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Medicine in Denial Paperback – March 31, 2011
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About the Author
Lawrence L. Weed is a physician who, more than 50 years ago, originated influential standards for organizing medical records. He applied these standards (known as the problem-oriented medical record) in designing electronic record systems. He subsequently developed software tools for applying medical knowledge to patient data. His son Lincoln practiced employee benefits law in Washington, D.C. for 26 years and now specializes in health privacy at a consulting firm.
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Michael Warner, D.O., author "Rise of the Patient Advocate - Healthcare in the Digital Age"
Larry Weed famously invented the problem oriented medical record (POMR) back in the sixties. He should be heard in this new read, Medicine in Denial. The Affordable Care Act encourages change in the structure of medical care, much of it coming from the highly subsidized shift towards electronic medical records. This book champions one of those trends; it is a plea for accurate, consistent and standardized medical record.
Weed was born in 1924, graduated from Columbia Medical 1947. He has been prominent in medical education in many teaching positions. I first heard of him at Dartmouth Medical School teaching Family Medicine. He has publications as long as my arm and several books, awards and recognitions. Recently, Weed applied his talents to medical informatics and administrative medicine. Weed founded Problem-Knowledge Coupler Corporation (PKC) of Burlington, VT, a company dedicated to developing the information coupling software and medical information database that the Weeds advocate in their book. Sharecare® of Atlanta, GA, the health and wellness social network acquired PKC June 12, 2012. Dr. Oz, the television host co-founded Sharecare®. Dr Oz plans to make his social technology platform, together with PKC's clinical knowledge management system available to patients and providers to enable clinically informed communications. Weeds version of connecting the vast database of medical knowledge with clinical decision support (CDS) and much of his research may live on in that wellness format.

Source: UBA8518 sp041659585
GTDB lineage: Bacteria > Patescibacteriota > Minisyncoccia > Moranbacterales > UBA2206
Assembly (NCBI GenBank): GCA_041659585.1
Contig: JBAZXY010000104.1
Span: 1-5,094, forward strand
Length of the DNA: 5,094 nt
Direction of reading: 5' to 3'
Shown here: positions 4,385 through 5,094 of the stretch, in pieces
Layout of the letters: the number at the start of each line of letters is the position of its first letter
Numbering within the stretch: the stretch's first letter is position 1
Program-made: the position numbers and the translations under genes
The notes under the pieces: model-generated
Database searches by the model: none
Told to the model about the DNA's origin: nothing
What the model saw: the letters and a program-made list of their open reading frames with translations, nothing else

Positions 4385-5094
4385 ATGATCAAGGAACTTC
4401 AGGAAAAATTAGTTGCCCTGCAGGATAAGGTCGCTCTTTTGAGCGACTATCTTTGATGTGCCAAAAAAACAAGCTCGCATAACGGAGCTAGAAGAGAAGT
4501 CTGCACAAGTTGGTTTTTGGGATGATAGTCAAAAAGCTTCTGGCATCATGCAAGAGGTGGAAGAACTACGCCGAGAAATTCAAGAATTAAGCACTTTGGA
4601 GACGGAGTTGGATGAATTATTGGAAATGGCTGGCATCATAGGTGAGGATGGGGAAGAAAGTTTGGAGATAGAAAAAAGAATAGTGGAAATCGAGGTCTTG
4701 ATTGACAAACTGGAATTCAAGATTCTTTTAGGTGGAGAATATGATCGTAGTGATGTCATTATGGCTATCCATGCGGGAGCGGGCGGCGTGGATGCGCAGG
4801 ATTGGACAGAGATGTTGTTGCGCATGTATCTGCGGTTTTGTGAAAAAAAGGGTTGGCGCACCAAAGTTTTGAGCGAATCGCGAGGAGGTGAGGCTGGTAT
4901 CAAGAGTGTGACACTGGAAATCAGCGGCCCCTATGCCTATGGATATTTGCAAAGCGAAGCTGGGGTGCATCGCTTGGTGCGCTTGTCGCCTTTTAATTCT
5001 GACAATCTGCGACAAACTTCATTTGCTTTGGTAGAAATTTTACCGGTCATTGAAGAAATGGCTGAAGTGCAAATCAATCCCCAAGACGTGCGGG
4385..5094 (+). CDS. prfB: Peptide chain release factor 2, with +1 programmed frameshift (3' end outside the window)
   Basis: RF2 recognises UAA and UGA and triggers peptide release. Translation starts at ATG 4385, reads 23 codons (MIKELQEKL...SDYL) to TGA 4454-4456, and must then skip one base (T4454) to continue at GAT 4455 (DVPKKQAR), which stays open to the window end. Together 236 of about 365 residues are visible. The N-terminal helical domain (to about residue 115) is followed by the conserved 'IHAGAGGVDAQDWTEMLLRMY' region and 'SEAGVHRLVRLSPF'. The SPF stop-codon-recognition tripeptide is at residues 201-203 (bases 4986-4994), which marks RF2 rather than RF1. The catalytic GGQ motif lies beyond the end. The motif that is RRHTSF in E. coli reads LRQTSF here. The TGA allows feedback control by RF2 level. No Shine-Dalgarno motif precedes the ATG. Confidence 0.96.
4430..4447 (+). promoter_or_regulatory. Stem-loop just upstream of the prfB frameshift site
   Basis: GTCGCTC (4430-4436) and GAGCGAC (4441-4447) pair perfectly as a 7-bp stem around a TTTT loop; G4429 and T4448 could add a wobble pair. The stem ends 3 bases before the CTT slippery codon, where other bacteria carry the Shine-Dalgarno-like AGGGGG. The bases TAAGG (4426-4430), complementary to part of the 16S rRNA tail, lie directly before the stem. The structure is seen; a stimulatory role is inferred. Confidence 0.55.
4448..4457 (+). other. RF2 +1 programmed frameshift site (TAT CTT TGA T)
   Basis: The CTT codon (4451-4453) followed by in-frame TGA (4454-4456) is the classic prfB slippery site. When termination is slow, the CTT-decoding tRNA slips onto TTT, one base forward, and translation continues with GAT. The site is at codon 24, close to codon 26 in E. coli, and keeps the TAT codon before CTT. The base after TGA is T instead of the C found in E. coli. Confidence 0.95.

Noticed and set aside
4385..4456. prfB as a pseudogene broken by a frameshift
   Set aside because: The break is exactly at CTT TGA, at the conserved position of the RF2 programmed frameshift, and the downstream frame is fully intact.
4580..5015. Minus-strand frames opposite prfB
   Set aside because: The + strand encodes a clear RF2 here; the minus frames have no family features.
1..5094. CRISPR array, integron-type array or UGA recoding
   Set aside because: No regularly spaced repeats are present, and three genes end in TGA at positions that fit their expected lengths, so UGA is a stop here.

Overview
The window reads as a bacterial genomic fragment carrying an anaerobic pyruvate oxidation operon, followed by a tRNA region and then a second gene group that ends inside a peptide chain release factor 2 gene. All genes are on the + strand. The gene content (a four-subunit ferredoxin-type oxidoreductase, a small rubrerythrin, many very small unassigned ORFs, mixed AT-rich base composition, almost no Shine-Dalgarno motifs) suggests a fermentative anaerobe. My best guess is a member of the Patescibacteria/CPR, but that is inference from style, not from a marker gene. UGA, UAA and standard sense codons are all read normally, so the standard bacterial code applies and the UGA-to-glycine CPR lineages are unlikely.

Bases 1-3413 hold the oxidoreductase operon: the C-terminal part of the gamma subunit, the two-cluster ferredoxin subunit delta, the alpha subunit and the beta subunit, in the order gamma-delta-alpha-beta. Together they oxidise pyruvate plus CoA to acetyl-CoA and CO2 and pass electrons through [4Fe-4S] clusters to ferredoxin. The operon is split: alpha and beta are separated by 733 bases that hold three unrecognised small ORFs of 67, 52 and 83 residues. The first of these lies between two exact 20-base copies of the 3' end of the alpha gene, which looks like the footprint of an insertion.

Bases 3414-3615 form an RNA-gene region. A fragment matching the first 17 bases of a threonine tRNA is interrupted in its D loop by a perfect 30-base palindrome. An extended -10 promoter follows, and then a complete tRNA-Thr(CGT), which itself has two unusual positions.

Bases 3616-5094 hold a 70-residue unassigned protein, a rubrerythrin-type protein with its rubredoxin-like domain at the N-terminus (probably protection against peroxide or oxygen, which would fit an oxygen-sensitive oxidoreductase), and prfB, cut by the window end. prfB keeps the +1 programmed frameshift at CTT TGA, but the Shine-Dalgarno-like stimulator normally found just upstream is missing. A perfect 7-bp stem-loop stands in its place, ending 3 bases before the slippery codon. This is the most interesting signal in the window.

In the beginning of his book, Doctor Weed and his son Lincoln Weed, an attorney, argue that a lack of complete patient data from the history and physical lead to false assumptions, waste and unnecessary procedures. The Weeds give compelling examples. Here and throughout the book the authors compare the present disorganized medical record keeping and subjective judgment of physicians to the regimented standards of CPAs or airline pilots who follow standard operating procedures. The book is a cry for healthcare reform. Both educationally and clinically Weed would have the standards, the records and decision making dependent on an electronic repository of medical information rather than having the electronic record reflect the judgment and intuition of the provider.
Weed argues that medical information is so vast that it is not possible for the doctor to remember all of the lists associated with sign, symptom and physical finding. The Weeds insist that medical education must change its approach from teaching judgment and diagnostic skills to a more technical training. This would enable the provider to be scrupulously consistent and accurate in developing the clinical database. They further suggest that non-MD providers with this more technical education would be more easily supervised and adherent to standards of procedure devised by experts.
The positive findings in the patient record form a clinical database. This patient data then couples with the vast shared archive of medical terminology matching clinical positives to the criteria for diagnosis in the archive. The result is a differential diagnosis based on matching patterns - much like Google. Two-way communications between the clinical record and medical information, affords both clinical decision support (CDS) for the provider and a graphical representation of the choices for the patient. With the accumulation of sufficient clinical data, the potential for data mining is limitless. It will be a fertile field for research for decades to come. Coupling patient data with the entire electronic database of medical knowledge will presumably mitigate errors and add to patient safety.
The later chapters offer extensive description of the discipline and mechanics of the problem oriented medical record, where better than from the originator.
Although not easy reading, this book certainly encourages thought and speculation about the future of medicine. At times one can tell which Weed is doing the writing. A lawyer often views medical practice with skepticism. The number of wrong diagnoses and medication errors do not improve that view. The success of nurse practitioners in the primary care setting, especially in Europe, may lead to an environment dominated by competent NPs in the US as well.
Weed makes a valid argument in favor of collecting the vast sum of medical knowledge in an open scalable, dynamic and accessible database. To whom that data is accessible, becomes a question for our time. Weed appears to favor individual patient autonomy and care with the vast information base available to the patient for shared decisions. One wonders, however, how widely that information should be shared. An old adage suggests that a doctor who treats himself has a fool for a doctor. With the vast store of medical knowledge available to everyone, one indeed risks having a fool for a doctor.
Midwest Independent Research, educational websites. Improving health, mwir-improvinghealth.blogspot. There are book lists here.